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New York museum reveals art looted by Nazis

New York museums that display works of art looted by the Nazis during the Holocaust are now required by law to inform the public about the dark chapters of their provenance through placards displayed with the loot.

Experts say at least 600,000 pieces of art were looted from Jews before and during World War II. Some of that loot ended up in the world’s greatest museums.

New York Governor Kathy Hochul signed a law in August requiring museums to post signs identifying works looted by the Nazis between 1933 and 1945.

New rules emerge as many museums in the United States and Europe take into account collections containing numerous objects looted from Asia, Africa and elsewhere during centuries of colonialism. I was.

It’s not clear how much of the artwork currently on display will end up being labeled as Nazi booty, and there’s already disagreement over certain artworks with complex histories.

The Metropolitan Museum of Art in New York City has confirmed that 53 items in its collection were seized or sold under duress during the Nazi era.

All of these objects were acquired by the museum after being returned to their rightful owners. But Andrea Bayer, the museum’s deputy director of collections and management, said the public should still know about their history.

“People know the terrible price they suffered when these confiscations took place during World War II, and how the treasures of these people, whom they loved and which were in their families, disrupted their lives. You have to recognize how you were torn at the same time,” she said.

However, the museum has no intention of affixing such an autograph to a Picasso painting called “The Actor” donated in 1952.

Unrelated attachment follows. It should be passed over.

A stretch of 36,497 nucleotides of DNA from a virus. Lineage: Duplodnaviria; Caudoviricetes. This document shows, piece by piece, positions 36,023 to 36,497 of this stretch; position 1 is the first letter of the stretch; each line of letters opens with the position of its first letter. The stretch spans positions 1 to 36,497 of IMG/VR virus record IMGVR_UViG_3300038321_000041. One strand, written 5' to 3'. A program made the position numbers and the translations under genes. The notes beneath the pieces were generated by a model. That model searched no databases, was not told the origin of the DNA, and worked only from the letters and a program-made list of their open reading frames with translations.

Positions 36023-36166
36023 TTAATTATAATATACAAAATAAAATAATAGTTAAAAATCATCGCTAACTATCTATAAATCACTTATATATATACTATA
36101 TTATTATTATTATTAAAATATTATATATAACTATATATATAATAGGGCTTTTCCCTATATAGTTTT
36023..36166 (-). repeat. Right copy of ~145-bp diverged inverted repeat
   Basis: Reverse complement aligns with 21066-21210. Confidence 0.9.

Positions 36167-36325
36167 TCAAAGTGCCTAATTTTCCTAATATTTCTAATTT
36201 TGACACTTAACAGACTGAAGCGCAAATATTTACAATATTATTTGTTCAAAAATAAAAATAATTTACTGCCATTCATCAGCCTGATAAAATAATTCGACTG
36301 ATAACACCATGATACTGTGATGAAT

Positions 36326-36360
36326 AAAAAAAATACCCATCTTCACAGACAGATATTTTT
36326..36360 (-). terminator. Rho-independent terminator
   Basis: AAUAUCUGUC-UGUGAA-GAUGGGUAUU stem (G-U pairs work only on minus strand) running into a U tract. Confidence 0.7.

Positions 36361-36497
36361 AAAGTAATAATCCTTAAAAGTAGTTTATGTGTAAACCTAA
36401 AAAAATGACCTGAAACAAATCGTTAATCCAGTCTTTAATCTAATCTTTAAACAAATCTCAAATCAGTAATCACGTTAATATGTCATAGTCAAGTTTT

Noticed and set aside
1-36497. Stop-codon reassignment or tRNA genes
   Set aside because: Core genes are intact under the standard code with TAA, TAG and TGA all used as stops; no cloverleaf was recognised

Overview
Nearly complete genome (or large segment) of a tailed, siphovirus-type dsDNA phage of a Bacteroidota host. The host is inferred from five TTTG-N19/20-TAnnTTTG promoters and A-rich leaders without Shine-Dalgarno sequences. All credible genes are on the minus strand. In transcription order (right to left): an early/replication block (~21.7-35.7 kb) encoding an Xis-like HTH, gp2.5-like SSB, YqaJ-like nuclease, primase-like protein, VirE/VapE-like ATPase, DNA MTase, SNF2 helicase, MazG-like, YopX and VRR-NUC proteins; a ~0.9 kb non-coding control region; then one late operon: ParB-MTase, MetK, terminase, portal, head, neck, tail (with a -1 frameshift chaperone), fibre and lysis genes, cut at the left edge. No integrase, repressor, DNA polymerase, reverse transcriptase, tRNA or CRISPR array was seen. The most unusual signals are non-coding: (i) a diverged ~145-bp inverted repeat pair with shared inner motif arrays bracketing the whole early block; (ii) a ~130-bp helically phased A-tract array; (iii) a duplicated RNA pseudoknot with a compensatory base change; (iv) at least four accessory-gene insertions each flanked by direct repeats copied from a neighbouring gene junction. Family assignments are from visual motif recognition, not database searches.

The painting once belonged to Jewish businessman Paul Lefman, who fled Germany to escape the Nazis, first to Italy and finally to Brazil. Leffman liquidated his property in 1938, so he sold the painting to a Parisian art dealer for $13,200.

Laurel Zuckerman, Refman’s great-grandson, sued the Metropolitan Museum of Art in 2016, claiming the bargain sale prices reflected the desperation of the family trying to flee Europe. countered that it was actually higher. A US court ultimately dismissed the lawsuit.

Lawrence Kay, one of Zuckerman’s attorneys, said the museum should put up a placard with the painting’s controversial history, despite the outcome.

“I believe the law covers this part. It was dismissed for technical reasons, but under the broad definition of what this law means under the law, I believe it should be covered.” “I believe,” Kay said.

Researching the provenance of objects has become easier in the digital age, and some museums have begun efforts to identify artworks with problematic ownership histories.

New York law already required museums to report works believed to have been stolen during the Nazi era to the Art Loss Register, the world’s largest database of stolen art.